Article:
Lifting weights works too. And nothing builds muscle faster...I think. :o

Namaste,
~T~

bounceswoosh
03-17-2005, 10:37 PM
Do it!! Start buying dumbells. And an exercise ball, maybe. And/or a wobble board. And don't hide it in the basement. Mine is in the living room. A set of cast weights of 5-8-10-12-15-20-25-30. I'd still like to get a medicine ball, and a bosuball (you're right, I don't have room in my living room for all of that). As for what reps to do the basic thought is: lots of reps is for endurance, medium reps and medium reps are for strength, low reps and high weight is for power. It seems that after all the research they've done, any approach really works. Even one set of reps will make a difference to strengthen bones and muscle. More just does more. Unless you're using HUGE weights, I don't think you're going to do any damage. oh, and as a side-note - it's important to push as much weight when you do tricep exercises and when you do biceps. they are 1:1 balanced, or should be. :)

I keep trying to litter the living room with sports equipment, but DH doesn't like it. And honestly, I agree with him. The basement isn't a bad place to work out; I brought some old computer speakers down there, so I can plug in my iPod and listen to my music while I'm doing stuff. Right now I have a carpet remnant with a stand-alone 6' punching bag. I'm looking into replacing the carpet with a nice mat, but that will be around $400 ... yikes! Money is tight right now.

I got some dumbbells for free, but they weren't quite what I hoped for. I have an exercise ball and would like to do bench presses (two dumbbells rather than a single bar) using the exercise ball as the bench, which a PT showed me and I really enjoyed. I figure bench press is closest to doing pushups. Martial arts classes love pushups, and I have enormous trouble with them.

Do you have any recommendations as to where and what to buy as a dumbbell set? I know that I would like to do bench press and military press; beyond that I hadn't really thought about it. I like using dumbbells instead of the bar because both sides get a good workout and all the stabilizing muscles get involved. I'm pretty sure I'd start out using two 12-lb dumbbells for bench press; probably less for military.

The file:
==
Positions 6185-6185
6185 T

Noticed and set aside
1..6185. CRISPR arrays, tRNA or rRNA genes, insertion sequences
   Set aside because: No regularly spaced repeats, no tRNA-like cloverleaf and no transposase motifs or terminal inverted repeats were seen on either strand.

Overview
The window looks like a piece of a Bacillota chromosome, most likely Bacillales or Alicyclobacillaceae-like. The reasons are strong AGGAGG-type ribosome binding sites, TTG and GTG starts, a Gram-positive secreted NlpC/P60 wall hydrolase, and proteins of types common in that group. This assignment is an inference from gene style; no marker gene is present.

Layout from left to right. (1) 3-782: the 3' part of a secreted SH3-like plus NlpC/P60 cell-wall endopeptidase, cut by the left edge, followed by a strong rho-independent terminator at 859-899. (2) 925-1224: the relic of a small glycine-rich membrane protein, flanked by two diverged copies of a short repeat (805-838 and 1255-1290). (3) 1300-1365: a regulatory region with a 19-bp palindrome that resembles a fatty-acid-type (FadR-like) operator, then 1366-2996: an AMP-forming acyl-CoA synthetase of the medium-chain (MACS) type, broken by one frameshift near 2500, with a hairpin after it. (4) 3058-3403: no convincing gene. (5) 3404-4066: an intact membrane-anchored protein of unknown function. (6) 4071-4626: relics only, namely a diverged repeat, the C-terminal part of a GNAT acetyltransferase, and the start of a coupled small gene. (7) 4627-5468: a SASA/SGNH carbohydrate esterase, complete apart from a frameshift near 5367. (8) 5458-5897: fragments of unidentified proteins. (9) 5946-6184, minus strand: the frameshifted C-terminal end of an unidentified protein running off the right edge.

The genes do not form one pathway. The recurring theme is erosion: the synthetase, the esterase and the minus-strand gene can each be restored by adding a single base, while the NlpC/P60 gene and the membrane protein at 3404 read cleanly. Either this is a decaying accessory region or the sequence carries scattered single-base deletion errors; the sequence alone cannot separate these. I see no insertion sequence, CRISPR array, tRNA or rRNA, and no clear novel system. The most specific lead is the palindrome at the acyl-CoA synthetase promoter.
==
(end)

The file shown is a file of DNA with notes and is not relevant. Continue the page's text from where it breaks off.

I'm sorry you were sick. I was out with strep throat last week. I'm almost back to normal now, and back to kickboxing, so my butt and thighs are super sore today. YAY! I'm still not going full tilt, but I know what you mean about the switch in your brain. I can take it easy in the warm up, (walk, don't run....half jumping jacks, etc), but once we're kicking and punching I don't know how to go halfway!!

You'll get there with Mountain Biking! Have you had many serious crashes? The more times you crash without serious consequences, the less you'll be afraid of them!! Do you ride with riders who are better than you? I try to keep up with the guys. It has forced me to be faster, which has translated into stronger and in better shape and less fat. Do you have enough sustenance with you when you ride to go all out? Mountain biking isn't like an hour session of anything else....I can't do with just water on anything more than about an hour (and mid-season rides average 3 hours!), so I have water in one bag and watered down gatorade or red bull or monster or whatever in another bag.

Keep trying, but don't forget to rest and get completely well before you push too hard!!

You can do it!!

Namaste,
~T~

Thanks for all of your encouragement!

Part of the reason I have trouble going easy in a martial arts workout is because of my rank. Even though I took a long hiatus and am way out of shape, I do hold a second degree black belt in TKD, meaning I outrank even my instructor right now! It's hard for me to take it easy when I feel that I need to set an example. Anyway, I missed today's class, so I won't have one till Monday, by which time I should hopefully feel better. There's an ice hockey game tomorrow, but I'll probably skip it and work on some little things at my own pace this weekend. Strep is much worse than what I'm dealing with! Strep is evil! I just have the cold from h*ll.

As for mountain biking, I have never had a really serious accident; plenty of blood and bruising, but nothing dangerous. I had some false starts with clipless pedals, though, before I got comfortable with them at all. I got my bike in July of 2003 and rode it a little that year; last year I rode a lot and got much better, but I still consider myself to be a newbie. Everybody I ever ride with is better and faster than I am, so that's not a concern =P I've definitely found that if I wait until I get hungry to eat on the trail, I've waited too long. The big problem is hydration; it never seems to be the right time to take a sip, even though I have a camelbak. I'm still very much addicted to having both hands on the bars as much as possible. All in due time, I suppose.

bounceswoosh
03-17-2005, 10:42 PM
wow! if you can do that for long enough to strengthen your bones, you're way more coordinated than I!! When we did that in class last time I kept getting the rope stuck *between* my toes! :eek: But, yes, I think it would pass the impact test. Go jump rope!!

Lifting weights works too. And nothing builds muscle faster...I think. :o

Namaste,